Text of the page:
Going back to the todo.txt haskell project, this post will continue on with more advanced parsers and how to test them.
Posts tagged haskell
Unit Testing is a great way to try to verify consistent functionality over the life of our code. Typically we design our tests to cover ranges and edge cases of our code making sure that we can handle all inputs. This is made easy when we write in Functional Languages as there (should be) no side effects. But when you want to deal with IO and side affect code in Haskell, this becomes much more difficult.
This problem has been fixed many times, but often with very complex solutions. Let’s see if we can make it really simple (even if the post is long).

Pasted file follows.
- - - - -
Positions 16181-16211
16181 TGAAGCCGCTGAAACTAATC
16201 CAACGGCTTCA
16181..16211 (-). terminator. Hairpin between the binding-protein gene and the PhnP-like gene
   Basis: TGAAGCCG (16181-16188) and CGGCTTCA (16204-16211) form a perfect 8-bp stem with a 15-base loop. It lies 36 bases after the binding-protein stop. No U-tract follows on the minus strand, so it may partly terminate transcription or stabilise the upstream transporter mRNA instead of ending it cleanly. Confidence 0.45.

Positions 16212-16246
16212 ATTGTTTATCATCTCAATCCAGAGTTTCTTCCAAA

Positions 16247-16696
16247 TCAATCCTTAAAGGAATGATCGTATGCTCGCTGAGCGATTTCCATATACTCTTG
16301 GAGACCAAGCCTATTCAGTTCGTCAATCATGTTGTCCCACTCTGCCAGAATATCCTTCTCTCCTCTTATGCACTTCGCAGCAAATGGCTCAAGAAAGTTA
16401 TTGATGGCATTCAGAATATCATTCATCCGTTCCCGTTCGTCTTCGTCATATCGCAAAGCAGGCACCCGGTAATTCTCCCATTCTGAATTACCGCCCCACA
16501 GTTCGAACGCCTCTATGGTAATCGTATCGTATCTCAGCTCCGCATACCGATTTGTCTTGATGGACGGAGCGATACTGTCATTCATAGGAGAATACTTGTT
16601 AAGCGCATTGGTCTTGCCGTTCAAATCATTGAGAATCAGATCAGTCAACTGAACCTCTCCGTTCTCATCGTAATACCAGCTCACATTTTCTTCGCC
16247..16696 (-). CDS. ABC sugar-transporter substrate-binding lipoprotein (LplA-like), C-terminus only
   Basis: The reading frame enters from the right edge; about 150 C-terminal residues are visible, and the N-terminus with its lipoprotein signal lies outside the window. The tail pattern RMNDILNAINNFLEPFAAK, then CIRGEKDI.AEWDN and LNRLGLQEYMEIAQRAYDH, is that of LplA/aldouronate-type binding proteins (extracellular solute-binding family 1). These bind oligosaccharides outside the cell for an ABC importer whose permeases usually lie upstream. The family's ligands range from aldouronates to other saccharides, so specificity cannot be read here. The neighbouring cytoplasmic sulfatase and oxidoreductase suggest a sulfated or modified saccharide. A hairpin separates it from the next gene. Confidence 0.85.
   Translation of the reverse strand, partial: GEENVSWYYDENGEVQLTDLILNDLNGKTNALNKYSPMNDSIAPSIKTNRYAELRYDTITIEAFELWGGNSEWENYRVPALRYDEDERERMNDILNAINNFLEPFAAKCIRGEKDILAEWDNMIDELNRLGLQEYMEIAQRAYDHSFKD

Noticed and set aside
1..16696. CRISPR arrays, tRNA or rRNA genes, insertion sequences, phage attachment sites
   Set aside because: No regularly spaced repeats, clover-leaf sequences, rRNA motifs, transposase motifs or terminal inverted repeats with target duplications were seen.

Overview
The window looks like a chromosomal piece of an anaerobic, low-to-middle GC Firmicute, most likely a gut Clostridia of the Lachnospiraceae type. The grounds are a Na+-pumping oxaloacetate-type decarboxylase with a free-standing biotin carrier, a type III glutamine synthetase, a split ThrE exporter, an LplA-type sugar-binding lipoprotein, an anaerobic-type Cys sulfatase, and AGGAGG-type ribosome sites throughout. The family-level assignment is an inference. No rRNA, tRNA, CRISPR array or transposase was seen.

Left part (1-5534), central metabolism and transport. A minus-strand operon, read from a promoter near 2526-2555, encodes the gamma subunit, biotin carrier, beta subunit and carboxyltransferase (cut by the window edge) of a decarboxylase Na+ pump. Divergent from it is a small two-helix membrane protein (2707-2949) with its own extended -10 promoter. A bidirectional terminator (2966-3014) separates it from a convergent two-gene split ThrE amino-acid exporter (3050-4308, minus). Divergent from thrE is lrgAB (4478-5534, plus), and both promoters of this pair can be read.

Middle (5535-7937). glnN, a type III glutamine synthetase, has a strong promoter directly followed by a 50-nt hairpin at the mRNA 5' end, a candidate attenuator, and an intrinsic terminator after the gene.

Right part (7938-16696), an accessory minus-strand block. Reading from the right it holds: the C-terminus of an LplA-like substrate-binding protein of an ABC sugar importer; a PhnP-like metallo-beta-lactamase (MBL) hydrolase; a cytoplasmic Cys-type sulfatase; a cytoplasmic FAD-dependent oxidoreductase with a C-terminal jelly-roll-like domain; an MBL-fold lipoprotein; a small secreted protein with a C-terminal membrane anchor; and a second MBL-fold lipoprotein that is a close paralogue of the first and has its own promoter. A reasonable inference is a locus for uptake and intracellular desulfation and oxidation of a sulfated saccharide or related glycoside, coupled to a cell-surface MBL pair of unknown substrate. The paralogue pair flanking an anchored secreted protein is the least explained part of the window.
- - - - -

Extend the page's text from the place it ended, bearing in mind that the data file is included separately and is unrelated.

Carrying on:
Continuing with the todo.txt haskell project, this post will introduce parsers.
Up to this point we have written some code, explained type classes, and done a little pattern matching. But we haven’t written anything that really does anything. Until we have some IO to perform, we will have to find another way to interact with our code. This is a perfect chance to introduce Unit Testing.
Now that we have a few basic types we should start working on making their interaction nicer. It is pretty important to be able to print and compare data types so we will start there. Once we are able to compare, we should be able to filter lists of data types.
To work on my Haskell skills I decided to work on a little side project. I didn’t want something too complicated but I did want to try out some of the more fun and interesting tasks that Haskell does well.
As I work on the project I’ll go through the code, as a sort of tutorial on creating an actual application.